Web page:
We report a case of a peripheral nasal choroidal melanoma not involving the macula that produced distant subfoveal fluid and shaggy photoreceptors demonstrated by EDI-OCT. Shaggy photoreceptors appear elongated and irregular. It has been hypothesized that morphological change is due to an incompletely understood effect that the subretinal fluid has on the photoreceptors. This feature was initially described in central serous chorioretinopathy, where the mean length of photoreceptor outer segments measuring 50 µm in the area of subretinal fluid versus the norm of 30 µm in unaffected eyes [6]. More recently, shaggy photoreceptors have been observed in the subretinal fluid overlaying both choroidal melanomas and choroidal metastases [35]. They were not observed in eyes with choroidal nevus and overlying subretinal fluid, providing an important feature that assists in distinguishing small melanoma from nevus.

In this case, the subretinal fluid and the shaggy photoreceptors are observed in a localized pocket under the fovea and distant from the tumor itself. The etiology of this fluid is unclear although its presence is potentially indicative of some combination of changes to choroidal permeability, changes to retinal pigment epithelial function, and changes to circulating cytokines related to or produced by the tumor. As there was a serous retinal detachment adjacent to the choroidal melanoma, the subretinal fluid may be explained by tracking from the tumor itself. During I-125 plaque placement, intravitreal bevacizumab was administered, resulting in resolution of the subretinal fluid and improvement in the appearance of the photoreceptors at the two-week postoperative assessment. After four months the shaggy photoreceptors were again present, in association with subfoveal fluid.

The reduction in volume of the shaggy photoreceptors may be related either to the effect of intravitreal bevacizumab administration or to the brachytherapy. Both treatments can result in reduction of subretinal fluid associated with melanoma, and the resolution of the subretinal fluid may be correlated with normalization of photoreceptor appearance. There appears to be a spectrum of photoreceptor changes in association with subretinal fluid. The acute presence of subretinal fluid in this setting results in photoreceptor cellular edema which leads to the appearance of shaggy photoreceptors. When the subretinal fluid is chronically present, the photoreceptor layer atrophies. The loss of the this layer evident on spectral domain OCT, and it has been thought that the shaggy photoreceptors became more granulated and eventually shed [3, 4].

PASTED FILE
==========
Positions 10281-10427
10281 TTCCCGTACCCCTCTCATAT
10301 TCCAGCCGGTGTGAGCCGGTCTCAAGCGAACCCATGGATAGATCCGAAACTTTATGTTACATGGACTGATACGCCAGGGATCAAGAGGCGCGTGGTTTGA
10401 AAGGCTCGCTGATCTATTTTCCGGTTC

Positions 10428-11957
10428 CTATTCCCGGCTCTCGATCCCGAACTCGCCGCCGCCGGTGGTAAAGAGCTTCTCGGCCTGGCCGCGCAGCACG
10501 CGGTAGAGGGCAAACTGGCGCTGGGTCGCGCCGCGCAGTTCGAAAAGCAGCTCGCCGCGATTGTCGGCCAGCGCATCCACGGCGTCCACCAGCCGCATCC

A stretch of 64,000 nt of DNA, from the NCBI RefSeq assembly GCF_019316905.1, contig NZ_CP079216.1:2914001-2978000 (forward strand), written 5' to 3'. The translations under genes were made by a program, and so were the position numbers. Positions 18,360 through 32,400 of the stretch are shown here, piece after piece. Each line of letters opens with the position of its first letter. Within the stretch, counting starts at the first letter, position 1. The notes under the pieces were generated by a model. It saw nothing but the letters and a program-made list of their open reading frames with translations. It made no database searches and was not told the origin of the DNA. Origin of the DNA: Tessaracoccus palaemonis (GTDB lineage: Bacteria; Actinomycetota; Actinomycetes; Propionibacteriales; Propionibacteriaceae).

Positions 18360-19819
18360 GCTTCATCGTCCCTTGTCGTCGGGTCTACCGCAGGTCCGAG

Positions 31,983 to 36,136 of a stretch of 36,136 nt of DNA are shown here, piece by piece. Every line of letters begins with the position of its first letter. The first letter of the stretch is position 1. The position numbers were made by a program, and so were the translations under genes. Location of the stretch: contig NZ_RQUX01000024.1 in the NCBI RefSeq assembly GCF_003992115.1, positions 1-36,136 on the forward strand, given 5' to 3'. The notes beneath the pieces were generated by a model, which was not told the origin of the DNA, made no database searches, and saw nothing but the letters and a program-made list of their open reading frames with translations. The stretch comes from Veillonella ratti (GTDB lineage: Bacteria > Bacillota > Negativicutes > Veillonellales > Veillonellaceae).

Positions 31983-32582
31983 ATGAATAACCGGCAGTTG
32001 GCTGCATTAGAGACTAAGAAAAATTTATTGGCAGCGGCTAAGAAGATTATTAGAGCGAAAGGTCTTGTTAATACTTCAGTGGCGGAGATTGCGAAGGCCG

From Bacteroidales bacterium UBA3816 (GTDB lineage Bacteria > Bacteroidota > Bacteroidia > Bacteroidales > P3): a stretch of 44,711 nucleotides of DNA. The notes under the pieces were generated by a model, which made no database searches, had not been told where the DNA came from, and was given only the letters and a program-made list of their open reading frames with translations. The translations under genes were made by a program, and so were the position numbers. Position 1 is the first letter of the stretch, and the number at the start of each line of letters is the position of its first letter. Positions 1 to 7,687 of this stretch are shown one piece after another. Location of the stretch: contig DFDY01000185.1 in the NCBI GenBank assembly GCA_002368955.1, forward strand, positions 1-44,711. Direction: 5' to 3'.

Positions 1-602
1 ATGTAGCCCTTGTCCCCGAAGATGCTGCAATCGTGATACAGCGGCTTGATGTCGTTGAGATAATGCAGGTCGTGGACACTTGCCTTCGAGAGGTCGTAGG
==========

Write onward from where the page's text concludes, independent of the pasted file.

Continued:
Improvement of shaggy photoreceptors has been reported in patients treated for choroidal metastases [4] and has been associated with resolution of subretinal fluid. This case of choroidal melanoma with subfoveal fluid distant from the lesion demonstrated shaggy photoreceptors that were no longer evident when the subretinal fluid was eliminated and recurred when subretinal fluid reaccumulated. This case adds to the finding that choroidal melanoma with overlying subretinal fluid may be associated with shaggy photoreceptors. Such irregular elongated photoreceptors can be found in distant pockets of subretinal fluid associated with the melanoma. This has not been described with choroidal nevus and therefore serves as a distinguishing factor in suspicious cases.

Conflict of Interests

The authors declare that there is no conflict of interests regarding the publication of this paper.


  1. H. Matsumoto, S. Kishi, T. Otani, and T. Sato, “Elongation of photoreceptor outer segment in central serous choroiretinopathy,” American Journal of Ophthalmology, vol. 145, no. 1, pp. 162–168, 2008. View at Publisher · View at Google Scholar · View at Scopus
  2. V. Gupta, A. Gupta, M. R. Dogra, and I. Singh, “Reversible retinal changes in the acute stage of sympathetic ophthalmia seen on spectral domain optical coherence tomography,” International Ophthalmology, vol. 31, no. 2, pp. 105–110, 2011. View at Publisher · View at Google Scholar · View at Scopus
  3. M. L. Repucci, D. Rojanpom, and C. L. Shields, “Shaggy photoreceptors with small choroidal melanoma,” Retina Today, vol. 7, pp. 45–47, 2012. View at Google Scholar
  4. H. Demirci, A. Cullen, and J. M. Sundstrom, “Enhanced depth imaging optical coherence tomography of choroidal metastasis,” Retina, vol. 34, pp. 1354–1359, 2013. View at Publisher · View at Google Scholar · View at Scopus
  5. C. L. Shields, S. Kaliki, D. Rojanaporn, S. R. Ferenczy, and J. A. Shields, “Enhanced depth imaging optical coherence tomography of small choroidal melanoma: comparison with choroidal nevus,” Archives of Ophthalmology, vol. 130, no. 7, pp. 850–856, 2012. View at Publisher · View at Google Scholar
  6. H. Matsumoto, S. Kishi, T. Sato, and R. Mukai, “Fundus autofluorescence of elongated photoreceptor outer segments in central serous chorioretinopathy,” American Journal of Ophthalmology, vol. 151, no. 4, pp. 617–623, 2011. View at Publisher · View at Google Scholar · View at Scopus